His leadership and coaching acumen could be tested like never before, but it should be worth it.
Peters is that good.
He has generated 30 turnovers since being drafted 18th overall three years ago, including 19 interceptions, six forced fumbles and five fumble recoveries. His 49.0 disrupted dropbacks -- a measure that combines interceptions, sacks, batted passes and passes defended -- are tied for third from 2015 to 2017. And since the 1970 merger, only three players -- Richard Sherman, Ed Reed and Everson Walls -- had more interceptions in their first three seasons.
Asked about Peters in Kansas City, McVay declined comment because the trade has not been processed.
"But in a quick nugget," McVay said, "he's a great player."
Quarterbacks have continually shied away from Peters, his targets going from 137 in 2015 to 87 in 2016 to 72 in 2017, according to Pro Football Focus. But he's still the first player since Reed from 2000 to 2004 with at least five interceptions in each of his first three seasons. He missed only two tackles last season, according to Pro Football Focus, and forced a career-high four fumbles. From 2015 to 2017, his opponents' passer rating when targeted has been 67.7, 66.0 and 66.0, respectively. All fell within the NFL's top 11.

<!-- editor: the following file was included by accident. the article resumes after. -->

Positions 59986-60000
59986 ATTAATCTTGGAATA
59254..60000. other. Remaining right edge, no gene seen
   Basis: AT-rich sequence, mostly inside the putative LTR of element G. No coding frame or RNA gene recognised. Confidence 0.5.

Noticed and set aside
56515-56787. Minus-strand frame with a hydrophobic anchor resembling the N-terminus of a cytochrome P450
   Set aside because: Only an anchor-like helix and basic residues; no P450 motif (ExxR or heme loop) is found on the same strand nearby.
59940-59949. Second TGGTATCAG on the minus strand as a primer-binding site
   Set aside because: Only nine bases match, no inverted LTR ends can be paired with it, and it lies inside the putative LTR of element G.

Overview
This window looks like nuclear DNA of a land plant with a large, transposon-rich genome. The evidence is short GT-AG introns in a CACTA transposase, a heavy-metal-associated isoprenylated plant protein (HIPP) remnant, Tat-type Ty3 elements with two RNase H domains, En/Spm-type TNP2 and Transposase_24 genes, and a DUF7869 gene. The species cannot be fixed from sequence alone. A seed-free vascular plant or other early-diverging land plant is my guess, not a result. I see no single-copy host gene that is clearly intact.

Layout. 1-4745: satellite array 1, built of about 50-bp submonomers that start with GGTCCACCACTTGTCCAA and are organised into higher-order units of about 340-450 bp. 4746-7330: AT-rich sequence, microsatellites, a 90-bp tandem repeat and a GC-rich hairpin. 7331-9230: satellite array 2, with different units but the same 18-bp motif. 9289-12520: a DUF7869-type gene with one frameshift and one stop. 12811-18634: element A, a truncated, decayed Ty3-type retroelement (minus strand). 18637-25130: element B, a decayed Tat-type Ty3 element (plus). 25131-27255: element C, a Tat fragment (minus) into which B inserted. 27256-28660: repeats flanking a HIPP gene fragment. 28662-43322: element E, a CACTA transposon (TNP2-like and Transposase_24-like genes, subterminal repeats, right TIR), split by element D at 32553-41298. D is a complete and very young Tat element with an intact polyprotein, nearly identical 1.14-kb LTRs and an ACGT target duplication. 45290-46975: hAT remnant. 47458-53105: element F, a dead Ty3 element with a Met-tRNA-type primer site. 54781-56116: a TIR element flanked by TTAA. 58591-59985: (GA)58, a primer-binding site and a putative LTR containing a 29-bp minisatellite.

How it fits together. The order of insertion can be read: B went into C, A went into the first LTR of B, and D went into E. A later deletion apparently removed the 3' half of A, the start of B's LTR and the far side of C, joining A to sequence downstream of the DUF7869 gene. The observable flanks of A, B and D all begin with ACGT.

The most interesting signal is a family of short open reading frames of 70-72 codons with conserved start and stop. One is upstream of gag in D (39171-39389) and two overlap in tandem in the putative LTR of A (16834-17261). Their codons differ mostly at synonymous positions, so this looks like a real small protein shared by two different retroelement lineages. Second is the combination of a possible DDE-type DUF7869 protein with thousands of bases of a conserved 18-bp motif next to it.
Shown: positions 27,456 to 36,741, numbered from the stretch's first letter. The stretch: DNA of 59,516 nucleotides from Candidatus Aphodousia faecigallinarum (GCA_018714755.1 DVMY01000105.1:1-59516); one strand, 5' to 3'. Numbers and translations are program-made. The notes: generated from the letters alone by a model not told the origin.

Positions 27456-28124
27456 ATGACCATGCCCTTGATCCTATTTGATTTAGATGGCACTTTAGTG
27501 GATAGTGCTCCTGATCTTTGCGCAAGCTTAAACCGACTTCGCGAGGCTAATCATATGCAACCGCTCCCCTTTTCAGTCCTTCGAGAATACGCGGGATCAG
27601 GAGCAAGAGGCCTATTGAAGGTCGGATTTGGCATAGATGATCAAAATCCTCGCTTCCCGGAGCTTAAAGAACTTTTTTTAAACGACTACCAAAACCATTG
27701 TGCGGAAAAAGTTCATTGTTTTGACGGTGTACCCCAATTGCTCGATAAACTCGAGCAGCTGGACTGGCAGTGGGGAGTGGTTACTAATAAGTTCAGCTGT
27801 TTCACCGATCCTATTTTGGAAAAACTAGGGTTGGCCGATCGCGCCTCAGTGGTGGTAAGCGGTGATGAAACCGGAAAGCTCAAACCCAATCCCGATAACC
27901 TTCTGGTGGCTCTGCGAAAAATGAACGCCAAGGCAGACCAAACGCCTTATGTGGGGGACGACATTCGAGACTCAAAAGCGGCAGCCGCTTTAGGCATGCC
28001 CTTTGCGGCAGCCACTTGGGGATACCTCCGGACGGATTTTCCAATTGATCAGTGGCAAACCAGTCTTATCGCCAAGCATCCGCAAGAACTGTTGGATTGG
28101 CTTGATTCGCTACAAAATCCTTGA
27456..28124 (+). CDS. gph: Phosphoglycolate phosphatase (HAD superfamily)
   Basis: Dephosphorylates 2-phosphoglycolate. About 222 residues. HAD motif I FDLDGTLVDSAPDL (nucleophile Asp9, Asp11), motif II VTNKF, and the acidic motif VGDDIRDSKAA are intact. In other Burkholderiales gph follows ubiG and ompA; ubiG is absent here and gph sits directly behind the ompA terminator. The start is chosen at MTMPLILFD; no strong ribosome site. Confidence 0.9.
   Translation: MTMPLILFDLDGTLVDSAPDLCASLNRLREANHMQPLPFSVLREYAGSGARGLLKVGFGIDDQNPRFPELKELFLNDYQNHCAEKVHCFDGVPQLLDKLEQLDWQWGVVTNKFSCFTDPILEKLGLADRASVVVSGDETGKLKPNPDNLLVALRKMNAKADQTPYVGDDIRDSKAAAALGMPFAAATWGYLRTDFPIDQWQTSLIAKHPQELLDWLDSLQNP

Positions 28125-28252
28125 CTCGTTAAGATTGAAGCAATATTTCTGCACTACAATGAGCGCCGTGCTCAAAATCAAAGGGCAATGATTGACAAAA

In Peters, the Rams gain a former All-Pro who's better than Trumaine Johnson and costs one-tenth of the price. There's still no word on what they gave up, but some reporters have speculated that a first-round pick probably wasn't involved. If that's the case, then this is the type of trade you make every time -- when you're that kind of team, have that kind of need and feel that kind of confident about your environment.
"When you look at the way that we want to operate philosophically," McVay said, speaking in generalities, "you can never have enough guys that can cover, be able to play some of the man principles that Coach Wade loves to implement."
Peters comes at a critical juncture in his rookie contract. The Rams will have until May 3 to pick up his fifth-year option for 2019, which basically means they have a year to figure out whether to pay him in line with the game's best cornerbacks. Given that, and the circumstances that will surround him, perhaps Peters will remain composed in 2018.
The Rams, coming off an 11-5 season that led to a division title, just acquired a potential Hall of Fame cornerback in the thick of his prime. They will happily deal with any of the red flags that come with it.
"Everything starts with relationships, and I wouldn't say you're looking for any sort of balance of personalities [in the locker room]," McVay said from Kansas City. "You want the right types of guys, and we look for good guys who are good football guys and that love the game."
ESPN Chiefs reporter Adam Teicher contributed to this report.